Varnish gives wood a slick, glossy surface that's easy to clean. If you want to paint varnished wood, you'll find that this slick surface tends to reject paint. Latex or oil-base paint will coat in uneven, streaky layers for a sloppy finish. Fortunately, your local hardware store sells all the products you need to fix this issue. With light sanding and the right primer, you can paint right over a varnished piece of wood.
Sand the woodwork with 220-grit sandpaper. Sanding roughs up the varnish for better priming results.
Wash the surface with a trisodium phosphate (TSP) solution. TSP cuts through the grease and old deposits that can inhibit primer adhesion. Many pieces of varnished woodwork also feature stain or natural wood tannins. These oily substances are impossible to fully remove from the wood, but TSP will reduce the surface stain.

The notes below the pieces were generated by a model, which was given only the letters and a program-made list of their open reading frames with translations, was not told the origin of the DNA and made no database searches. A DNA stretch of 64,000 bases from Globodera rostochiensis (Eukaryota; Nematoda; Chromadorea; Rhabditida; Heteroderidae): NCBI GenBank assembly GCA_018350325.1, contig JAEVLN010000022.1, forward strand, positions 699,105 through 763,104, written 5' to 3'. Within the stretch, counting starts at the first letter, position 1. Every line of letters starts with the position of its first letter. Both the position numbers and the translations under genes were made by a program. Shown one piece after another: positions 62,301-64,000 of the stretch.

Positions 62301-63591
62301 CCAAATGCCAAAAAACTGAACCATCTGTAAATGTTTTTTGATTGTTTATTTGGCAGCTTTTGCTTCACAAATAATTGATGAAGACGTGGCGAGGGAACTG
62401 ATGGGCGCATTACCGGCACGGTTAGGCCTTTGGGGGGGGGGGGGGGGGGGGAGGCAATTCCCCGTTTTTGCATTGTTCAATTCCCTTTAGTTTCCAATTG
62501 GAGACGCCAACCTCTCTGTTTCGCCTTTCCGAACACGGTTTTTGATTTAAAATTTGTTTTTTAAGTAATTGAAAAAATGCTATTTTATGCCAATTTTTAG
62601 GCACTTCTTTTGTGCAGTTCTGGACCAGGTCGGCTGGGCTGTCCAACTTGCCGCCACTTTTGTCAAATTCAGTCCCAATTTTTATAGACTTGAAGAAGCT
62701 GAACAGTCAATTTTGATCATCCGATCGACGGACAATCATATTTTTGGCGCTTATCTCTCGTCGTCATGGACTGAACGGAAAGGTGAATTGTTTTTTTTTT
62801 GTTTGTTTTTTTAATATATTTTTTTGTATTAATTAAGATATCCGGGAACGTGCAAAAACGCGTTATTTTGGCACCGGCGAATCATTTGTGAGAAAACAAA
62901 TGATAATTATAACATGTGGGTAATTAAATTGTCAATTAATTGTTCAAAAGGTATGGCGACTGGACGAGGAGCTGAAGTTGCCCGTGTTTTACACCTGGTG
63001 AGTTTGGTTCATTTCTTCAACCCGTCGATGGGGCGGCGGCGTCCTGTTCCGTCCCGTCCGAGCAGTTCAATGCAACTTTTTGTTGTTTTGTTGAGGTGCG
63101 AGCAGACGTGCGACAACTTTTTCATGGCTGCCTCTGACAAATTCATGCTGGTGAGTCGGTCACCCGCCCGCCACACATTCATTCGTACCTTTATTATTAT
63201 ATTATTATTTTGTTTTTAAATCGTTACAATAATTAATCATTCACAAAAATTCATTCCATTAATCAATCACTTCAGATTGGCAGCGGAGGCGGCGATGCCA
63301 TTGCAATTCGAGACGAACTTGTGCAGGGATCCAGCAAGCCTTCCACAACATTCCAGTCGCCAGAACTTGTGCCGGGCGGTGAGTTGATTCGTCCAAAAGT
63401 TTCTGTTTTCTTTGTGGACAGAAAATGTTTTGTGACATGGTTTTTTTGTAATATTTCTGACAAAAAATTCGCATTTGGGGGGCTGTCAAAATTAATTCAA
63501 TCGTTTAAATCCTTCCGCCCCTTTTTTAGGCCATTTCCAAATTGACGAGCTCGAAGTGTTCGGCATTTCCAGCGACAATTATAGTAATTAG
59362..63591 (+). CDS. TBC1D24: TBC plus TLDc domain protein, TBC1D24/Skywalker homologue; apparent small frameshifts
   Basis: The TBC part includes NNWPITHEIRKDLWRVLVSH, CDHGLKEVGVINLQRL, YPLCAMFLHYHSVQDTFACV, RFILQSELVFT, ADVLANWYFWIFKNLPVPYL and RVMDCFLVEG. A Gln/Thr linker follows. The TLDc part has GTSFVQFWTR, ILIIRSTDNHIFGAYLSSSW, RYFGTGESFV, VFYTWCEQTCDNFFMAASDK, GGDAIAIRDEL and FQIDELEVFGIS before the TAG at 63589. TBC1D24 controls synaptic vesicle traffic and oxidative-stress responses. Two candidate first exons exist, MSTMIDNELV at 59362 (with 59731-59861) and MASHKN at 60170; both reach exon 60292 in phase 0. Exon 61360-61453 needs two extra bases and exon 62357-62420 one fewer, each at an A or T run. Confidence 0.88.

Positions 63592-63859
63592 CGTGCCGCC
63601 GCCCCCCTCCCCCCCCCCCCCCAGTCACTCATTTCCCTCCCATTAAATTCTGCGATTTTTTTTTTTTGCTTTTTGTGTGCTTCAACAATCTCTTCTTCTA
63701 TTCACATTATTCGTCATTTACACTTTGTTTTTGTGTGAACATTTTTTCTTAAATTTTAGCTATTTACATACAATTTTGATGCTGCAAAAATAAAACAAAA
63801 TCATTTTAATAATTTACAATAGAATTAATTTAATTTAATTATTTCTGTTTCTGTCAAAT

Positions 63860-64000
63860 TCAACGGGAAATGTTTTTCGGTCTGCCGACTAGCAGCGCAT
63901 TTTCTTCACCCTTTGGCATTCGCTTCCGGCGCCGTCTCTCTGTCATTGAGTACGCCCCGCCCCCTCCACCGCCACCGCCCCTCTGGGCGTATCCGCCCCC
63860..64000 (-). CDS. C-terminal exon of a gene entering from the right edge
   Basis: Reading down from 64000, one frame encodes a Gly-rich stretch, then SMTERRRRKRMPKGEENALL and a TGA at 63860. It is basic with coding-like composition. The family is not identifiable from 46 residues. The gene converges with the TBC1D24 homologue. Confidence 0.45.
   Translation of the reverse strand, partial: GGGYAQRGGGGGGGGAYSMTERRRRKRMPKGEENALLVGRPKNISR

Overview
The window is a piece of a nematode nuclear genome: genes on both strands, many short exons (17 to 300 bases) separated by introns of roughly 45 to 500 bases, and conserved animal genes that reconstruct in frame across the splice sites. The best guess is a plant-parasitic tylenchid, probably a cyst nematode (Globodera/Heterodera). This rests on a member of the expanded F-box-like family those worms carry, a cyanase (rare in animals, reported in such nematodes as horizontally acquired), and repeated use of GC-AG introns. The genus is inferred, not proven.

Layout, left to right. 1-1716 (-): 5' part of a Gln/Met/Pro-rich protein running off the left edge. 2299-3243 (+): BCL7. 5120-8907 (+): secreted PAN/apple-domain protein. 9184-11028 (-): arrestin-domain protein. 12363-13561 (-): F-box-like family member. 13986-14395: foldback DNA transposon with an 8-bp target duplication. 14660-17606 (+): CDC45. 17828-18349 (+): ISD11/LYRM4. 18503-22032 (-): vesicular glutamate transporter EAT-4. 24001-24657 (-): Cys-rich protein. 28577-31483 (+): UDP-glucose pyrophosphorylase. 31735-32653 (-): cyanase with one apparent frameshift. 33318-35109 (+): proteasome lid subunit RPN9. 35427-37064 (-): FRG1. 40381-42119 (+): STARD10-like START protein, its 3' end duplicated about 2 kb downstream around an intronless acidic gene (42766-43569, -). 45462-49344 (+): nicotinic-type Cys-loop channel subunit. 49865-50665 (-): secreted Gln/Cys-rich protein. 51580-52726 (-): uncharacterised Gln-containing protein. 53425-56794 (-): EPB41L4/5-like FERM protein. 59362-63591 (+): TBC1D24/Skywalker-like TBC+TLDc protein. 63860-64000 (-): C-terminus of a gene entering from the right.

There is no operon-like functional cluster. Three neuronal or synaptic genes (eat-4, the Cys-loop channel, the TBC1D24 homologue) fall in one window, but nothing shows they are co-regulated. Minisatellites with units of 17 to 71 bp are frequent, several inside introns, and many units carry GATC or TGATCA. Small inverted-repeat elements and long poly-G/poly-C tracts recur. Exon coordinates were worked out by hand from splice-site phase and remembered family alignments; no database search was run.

Dry the woodwork using a paper towel.
Use a paintbrush to apply stain-blocking primer to your varnished woodwork. Stain-blocking primer is a good idea even if the wood isn't visibly stained. Cedar, cypress, maple and some other types of wood naturally seep oils over time. These oils bleed through paint coatings if you don't use a stain-blocking primer. Wait for the primer to dry before proceeding.
Apply a coat of latex or oil-base paint to the woodwork, using a paintbrush. If you're using semigloss or high-gloss paint, use a foam brush to prevent unsightly brush strokes. For flat and eggshell finishes, you can use a regular paintbrush.
Paint the surface with a second layer of paint if necessary after the first coat dries.